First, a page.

They told us we weren’t going to have any fall color this year. The summer had been too hot and too dry, they said, and when autumn arrived the leaves would all just curl up, turn brown and fall off the trees.  As usual, they were wrong. Why do I ever listen to “experts?”

Honestly, I don’t believe I’ve ever seen as spectacular a fall color display as the one we’re having right now. To be sure, there were some stressed-out trees that dropped their leaves early, and you can see some curled-up edges here and there – especially on south-facing hillsides where they got the brunt of the summer sun. But the overall effect (which, after all, is what you go for in the fall) is astonishing. The reds and yellows, which tend to be kind of muted around here, are fantastic – and that’s just the maples, ash trees, walnuts and honey locusts. The oaks haven’t even started to come into their own yet.


Evening light on West Bay from Peninsula Drive.

I love the autumn. I love those smoky evenings, the dramatic skies, the taste of apples and spicy pumpkin ale, the way fall turns a shady forest into a whispering cathedral of light. I love hearing the clamor of geese far overhead as they make their way south, the papery rustle of leaves underfoot. I love the clean, cool feel of the air – I just wish it didn’t mean the end of bicycling and boating season.


Before I put the bicycle away for another winter, I’m hoping there’ll still (surely) be a few more chances to pedal into town from my home in Old Mission, and to take a few leisurely rides back up the West Bay shoreline in the evening. It’s not something I do every day, but I really love that commute. (I wasn’t a bit surprised when Bicycling magazine called it the best bike ride in Michigan; plenty of other cyclists feel exactly the same way.)


West Bay and Power Island, seen from the overlook at the Chateau Grand Traverse winery on Sunday afternoon.

And the Old Mission Peninsula is absolutely splendid in autumn, when you can enjoy the ceaseless interplay between water, sky and foliage. The Peninsula juts into the center of Grand Traverse Bay -- 22 miles long and in some places as little as a mile wide.  A beautiful patchwork of orchards, vineyards, forests and villages, it’s perfect for a morning or afternoon ride where you can combine fall color with beautiful views, visits to wineries and fruit stands, and unforgettable meals at charming restaurants.


Some athletic types like to take the central route up M-37 along the spine of the Old Mission Peninsula. Both ways. There’s a lot to be said for it; you get a lot of variety, cruising along the East Bay shoreline and then climbing up to the vineyards and orchards with incredible views of both arms of Grand Traverse Bay. But that’s the route we drive every day; it has a lot of fast-moving automobile traffic and it’s really hilly.  I prefer to take the coastal route.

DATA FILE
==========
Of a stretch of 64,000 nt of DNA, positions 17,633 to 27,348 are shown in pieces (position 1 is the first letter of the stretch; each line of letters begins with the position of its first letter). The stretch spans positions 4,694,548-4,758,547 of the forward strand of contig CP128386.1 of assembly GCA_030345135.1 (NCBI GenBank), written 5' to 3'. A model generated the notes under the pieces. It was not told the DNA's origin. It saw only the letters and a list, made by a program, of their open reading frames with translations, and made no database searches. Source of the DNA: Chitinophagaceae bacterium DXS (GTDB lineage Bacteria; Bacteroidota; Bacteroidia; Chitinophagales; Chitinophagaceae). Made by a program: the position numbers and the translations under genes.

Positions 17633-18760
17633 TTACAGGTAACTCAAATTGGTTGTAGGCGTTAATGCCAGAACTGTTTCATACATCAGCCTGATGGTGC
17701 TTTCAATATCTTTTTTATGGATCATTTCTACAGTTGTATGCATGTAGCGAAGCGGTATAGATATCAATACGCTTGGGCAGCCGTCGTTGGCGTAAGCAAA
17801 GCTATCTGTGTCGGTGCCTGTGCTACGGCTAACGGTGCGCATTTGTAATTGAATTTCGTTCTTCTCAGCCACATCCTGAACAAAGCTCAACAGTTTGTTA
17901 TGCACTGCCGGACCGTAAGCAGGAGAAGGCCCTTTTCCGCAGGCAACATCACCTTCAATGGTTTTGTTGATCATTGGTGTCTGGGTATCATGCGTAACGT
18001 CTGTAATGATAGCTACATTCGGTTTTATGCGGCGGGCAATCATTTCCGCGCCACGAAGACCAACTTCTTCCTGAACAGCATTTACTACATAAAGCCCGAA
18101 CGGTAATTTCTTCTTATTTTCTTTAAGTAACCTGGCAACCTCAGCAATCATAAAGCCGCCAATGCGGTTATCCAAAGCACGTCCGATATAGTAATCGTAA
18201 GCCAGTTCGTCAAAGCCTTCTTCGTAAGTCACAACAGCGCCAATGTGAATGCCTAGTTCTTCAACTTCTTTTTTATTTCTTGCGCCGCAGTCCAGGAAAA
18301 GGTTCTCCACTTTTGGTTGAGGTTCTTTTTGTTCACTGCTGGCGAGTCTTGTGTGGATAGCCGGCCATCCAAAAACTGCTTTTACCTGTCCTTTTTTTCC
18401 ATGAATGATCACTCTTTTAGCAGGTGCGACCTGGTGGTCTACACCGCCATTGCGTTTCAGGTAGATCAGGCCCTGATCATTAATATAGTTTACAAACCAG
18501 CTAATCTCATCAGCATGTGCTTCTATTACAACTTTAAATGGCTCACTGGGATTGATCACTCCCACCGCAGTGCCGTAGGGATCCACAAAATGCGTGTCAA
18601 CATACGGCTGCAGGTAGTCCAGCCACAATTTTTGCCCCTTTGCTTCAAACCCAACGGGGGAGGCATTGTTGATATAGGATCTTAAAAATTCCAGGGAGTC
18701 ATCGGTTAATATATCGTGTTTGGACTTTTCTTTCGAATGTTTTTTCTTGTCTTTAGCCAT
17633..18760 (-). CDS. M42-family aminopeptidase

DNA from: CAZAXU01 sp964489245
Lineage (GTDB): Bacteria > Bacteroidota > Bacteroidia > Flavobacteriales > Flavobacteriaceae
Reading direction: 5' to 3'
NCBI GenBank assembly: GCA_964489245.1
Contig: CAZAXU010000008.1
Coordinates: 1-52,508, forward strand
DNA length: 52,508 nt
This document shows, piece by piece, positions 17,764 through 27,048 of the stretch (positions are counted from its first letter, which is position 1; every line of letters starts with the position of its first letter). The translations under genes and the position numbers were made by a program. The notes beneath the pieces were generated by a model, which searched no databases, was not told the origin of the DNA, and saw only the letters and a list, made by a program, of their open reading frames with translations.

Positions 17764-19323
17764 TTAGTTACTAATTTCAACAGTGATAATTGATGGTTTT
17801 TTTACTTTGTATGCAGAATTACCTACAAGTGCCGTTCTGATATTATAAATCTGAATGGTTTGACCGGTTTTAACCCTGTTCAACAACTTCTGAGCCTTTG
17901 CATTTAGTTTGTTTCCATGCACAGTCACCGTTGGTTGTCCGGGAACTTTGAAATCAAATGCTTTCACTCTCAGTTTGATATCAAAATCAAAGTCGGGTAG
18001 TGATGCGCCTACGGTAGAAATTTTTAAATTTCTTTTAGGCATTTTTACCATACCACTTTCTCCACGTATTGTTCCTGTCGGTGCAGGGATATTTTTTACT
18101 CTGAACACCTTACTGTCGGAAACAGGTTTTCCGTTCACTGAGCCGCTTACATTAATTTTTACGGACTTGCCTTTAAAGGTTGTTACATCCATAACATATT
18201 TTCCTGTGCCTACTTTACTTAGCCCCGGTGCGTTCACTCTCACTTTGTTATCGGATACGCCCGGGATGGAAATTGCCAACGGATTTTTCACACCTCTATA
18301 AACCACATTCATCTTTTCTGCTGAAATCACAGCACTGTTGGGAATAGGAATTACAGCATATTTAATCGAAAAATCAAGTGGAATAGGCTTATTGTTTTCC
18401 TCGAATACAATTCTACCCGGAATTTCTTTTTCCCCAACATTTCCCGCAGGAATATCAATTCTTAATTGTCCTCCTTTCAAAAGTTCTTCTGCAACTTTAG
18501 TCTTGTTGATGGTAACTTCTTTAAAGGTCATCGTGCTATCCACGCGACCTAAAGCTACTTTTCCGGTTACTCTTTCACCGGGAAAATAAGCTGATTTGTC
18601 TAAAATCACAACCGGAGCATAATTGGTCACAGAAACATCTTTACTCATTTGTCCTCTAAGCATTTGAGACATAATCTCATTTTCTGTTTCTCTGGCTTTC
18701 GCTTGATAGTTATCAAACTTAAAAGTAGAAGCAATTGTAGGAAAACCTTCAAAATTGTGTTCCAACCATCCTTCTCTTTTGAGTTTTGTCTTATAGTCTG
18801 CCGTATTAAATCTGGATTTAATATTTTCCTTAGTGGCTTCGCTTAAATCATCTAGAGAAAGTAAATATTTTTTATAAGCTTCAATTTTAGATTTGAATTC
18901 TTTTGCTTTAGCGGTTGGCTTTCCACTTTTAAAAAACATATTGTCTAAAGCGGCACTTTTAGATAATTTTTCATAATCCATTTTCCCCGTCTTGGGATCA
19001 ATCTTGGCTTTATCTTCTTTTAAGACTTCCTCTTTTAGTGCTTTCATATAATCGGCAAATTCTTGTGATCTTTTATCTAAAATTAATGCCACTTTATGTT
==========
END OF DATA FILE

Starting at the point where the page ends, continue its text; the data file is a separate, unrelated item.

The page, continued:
Before noon, I like the eastern side of the Peninsula, so I can take advantage of the morning sunlight. My route is usually to leave the village along Smokey Hollow Road (past the 2 Lads Winery, where I have to climb the one and only major hill) then continue down Bluff Road, past cottages, homes and little coves full of boats, take a short jaunt along Center Road and slip quickly back to East Shore Drive for the last few miles into town.

In the afternoons, it’s the western shore for me: up Peninsula Drive (more lovely homes and cottages) past Power Island and Bowers Harbor  -- interested in some of that spicy pumpkin ale? Try Hooligan at the Jolly Pumpkin in Bowers Harbor -- then up through the deeply rural landscape of the northern Peninsula (fortunately, there’s really only one hill worth mentioning) an eastward  turn on Eimen Road to the Old Mission Tavern, another brief episode on Center Road, and finally that last right turn onto Old Mission Road and back to the village.


The Old Mission Point Lighthouse -- beautiful in fall!

Of course, some of the best riding is that last two miles beyond, where the highway descends to the shore again and heads out through woods and parkland to the lovely little Mission Point Lighthouse. And once, you’re there, if you’ve got an off-road bike, you can enjoy some of the miles of trails in Lighthouse Park.


Great riding! And honestly, it doesn't matter what time of day it is -- pick the route that suits you best. You won't be disappointed!